Definition of Tidewater stream
1. Noun. A stream in which the effects of the tide extend far upstream.
Generic synonyms: Stream, Watercourse
Group relationships: Tidewater
Tidewater Stream Pictures
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Lexicographical Neighbors of Tidewater Stream
Literary usage of Tidewater stream
Below you will find example usage of this term as found in modern and/or classical literature:
1. The Encyclopedia Americana: A Library of Universal Knowledge (1920)
"Neither has any municipality a right to construct a> bridge over a tidewater stream so as to obstruct navigation, which is the right of the public. ..."
2. The Encyclopedia Americana: A Library of Universal Knowledge (1920)
"Neither has any municipality a right to construct a bridge over a tidewater stream so as to obstruct navigation, which is the right of the public. ..."
3. Judicial and Statutory Definitions of Words and Phrases by West Publishing Company (1914)
"The term "navigable stream" Is not limited to a tidewater stream, but the question in each case Is whether It Is In fact navigable; that is, ..."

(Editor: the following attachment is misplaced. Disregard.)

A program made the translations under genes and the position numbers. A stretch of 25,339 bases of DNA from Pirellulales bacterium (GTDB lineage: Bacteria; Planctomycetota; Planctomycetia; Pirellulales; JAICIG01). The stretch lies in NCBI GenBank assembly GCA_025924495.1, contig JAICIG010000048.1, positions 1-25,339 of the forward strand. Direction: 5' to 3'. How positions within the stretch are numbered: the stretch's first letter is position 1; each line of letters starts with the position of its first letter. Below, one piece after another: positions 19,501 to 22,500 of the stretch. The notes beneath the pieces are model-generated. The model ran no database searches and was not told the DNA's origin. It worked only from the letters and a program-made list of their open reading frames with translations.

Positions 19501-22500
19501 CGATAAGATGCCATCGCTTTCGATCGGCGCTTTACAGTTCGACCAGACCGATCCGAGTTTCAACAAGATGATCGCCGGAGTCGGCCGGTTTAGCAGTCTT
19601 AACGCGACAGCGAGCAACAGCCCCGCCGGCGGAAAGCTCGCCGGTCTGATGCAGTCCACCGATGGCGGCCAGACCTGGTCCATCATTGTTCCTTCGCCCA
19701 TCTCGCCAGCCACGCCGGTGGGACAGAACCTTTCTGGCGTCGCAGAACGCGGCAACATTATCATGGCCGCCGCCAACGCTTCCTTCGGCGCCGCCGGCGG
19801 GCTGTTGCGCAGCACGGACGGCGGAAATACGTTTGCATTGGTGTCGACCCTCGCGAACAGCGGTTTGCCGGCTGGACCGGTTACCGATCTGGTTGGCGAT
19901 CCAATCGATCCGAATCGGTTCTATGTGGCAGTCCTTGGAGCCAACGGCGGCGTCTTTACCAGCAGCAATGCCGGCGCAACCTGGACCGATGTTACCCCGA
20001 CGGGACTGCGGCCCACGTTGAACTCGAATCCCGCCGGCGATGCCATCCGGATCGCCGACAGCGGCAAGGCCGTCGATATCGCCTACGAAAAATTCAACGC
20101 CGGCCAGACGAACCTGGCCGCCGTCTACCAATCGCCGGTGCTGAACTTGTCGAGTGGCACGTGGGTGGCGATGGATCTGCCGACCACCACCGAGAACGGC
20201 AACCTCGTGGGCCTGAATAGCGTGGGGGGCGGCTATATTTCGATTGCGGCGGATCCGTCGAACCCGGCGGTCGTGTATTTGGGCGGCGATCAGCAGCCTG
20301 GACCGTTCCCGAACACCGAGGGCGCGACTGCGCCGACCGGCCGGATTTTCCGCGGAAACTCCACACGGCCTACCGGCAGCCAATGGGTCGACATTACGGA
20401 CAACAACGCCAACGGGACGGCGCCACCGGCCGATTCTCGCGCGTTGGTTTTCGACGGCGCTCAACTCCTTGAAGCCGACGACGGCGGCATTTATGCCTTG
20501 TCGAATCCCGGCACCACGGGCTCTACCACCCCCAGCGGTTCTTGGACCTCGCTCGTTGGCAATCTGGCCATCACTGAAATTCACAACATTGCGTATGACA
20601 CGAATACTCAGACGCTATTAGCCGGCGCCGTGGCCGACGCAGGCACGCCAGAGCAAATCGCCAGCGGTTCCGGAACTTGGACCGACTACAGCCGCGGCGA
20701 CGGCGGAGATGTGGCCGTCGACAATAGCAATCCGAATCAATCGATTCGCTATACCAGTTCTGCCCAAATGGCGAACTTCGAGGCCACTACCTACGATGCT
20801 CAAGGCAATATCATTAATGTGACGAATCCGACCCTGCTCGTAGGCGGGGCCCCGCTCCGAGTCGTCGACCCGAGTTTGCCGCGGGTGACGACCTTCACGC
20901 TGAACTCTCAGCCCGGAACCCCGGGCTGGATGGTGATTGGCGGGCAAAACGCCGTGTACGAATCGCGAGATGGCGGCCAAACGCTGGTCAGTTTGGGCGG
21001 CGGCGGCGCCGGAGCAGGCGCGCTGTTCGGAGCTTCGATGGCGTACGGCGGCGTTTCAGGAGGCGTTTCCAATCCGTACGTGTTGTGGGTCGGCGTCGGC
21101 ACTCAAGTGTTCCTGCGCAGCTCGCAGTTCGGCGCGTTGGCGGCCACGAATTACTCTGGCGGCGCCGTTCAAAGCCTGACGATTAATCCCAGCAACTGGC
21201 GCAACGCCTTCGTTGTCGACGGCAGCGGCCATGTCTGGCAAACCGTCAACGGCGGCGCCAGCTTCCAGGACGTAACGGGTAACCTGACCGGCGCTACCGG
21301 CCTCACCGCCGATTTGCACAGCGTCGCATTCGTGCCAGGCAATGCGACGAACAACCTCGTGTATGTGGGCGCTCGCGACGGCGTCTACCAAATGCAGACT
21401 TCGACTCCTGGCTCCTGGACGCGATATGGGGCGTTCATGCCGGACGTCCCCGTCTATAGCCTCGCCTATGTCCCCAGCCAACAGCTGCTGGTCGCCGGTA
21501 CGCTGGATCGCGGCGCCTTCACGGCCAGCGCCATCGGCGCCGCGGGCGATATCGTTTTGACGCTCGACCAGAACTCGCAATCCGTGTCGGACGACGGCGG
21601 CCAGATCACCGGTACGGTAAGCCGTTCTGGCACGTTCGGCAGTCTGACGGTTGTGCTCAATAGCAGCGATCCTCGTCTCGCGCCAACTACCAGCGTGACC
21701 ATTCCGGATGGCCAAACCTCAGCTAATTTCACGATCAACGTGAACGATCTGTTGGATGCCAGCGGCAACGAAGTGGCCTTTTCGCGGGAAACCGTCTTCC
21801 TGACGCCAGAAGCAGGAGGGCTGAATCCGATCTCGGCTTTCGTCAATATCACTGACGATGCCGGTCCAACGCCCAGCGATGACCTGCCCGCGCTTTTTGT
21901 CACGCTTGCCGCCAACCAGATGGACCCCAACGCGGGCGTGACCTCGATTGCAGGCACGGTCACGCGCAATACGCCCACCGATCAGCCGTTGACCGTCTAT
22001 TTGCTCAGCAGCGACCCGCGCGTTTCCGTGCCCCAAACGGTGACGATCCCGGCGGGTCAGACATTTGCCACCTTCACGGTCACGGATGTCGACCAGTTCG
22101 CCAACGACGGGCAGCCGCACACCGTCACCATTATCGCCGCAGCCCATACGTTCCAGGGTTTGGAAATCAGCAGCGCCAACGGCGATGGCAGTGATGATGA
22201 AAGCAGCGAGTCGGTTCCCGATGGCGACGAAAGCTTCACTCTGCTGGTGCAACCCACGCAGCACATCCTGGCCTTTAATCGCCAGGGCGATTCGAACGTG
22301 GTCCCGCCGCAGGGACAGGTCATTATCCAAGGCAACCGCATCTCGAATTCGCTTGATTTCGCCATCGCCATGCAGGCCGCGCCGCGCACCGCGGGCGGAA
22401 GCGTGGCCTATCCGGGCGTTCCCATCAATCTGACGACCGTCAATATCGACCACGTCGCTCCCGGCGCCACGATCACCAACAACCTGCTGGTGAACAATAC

4. The American Decisions: Containing All the Cases of General Value and by John Proffatt, Abraham Clark Freeman (1886)
"A third person has no right to erect a wharf on the land below high-water mark on a tidewater stream, or on a cree- emptying ir'*o it, ..."
5. Under the Red Patch: Story of the Sixty Third Regiment, Pennslvania by Gilbert Adams Hays (1908)
"... sluggish river, a tidewater stream, too narrow for navigation for the larger boats, but deep enough to float a ..."
6. Maryland Historical Magazine by Maryland Historical Society (1907)
"... and meant' a point of land on a tidewater stream,' ie, the village where Smith first encountered these Eastern Shore Indians. His explanation as to the ..."
7. The Encyclopaedia Britannica: “a” Dictionary of Arts, Sciences, Literature edited by Hugh Chisholm (1911)
"The Mystic River, a tidewater stream, is navigable for small craft as far as the centre of the city. There arc manufactures of considerable importance, ..."
8. The Book of Washington by Robert Shackleton (1922)
"Immediately below Georgetown, the Potomac assumes quiet and stately beauty; its turbulent character is gone; it is now a tidewater stream. ..."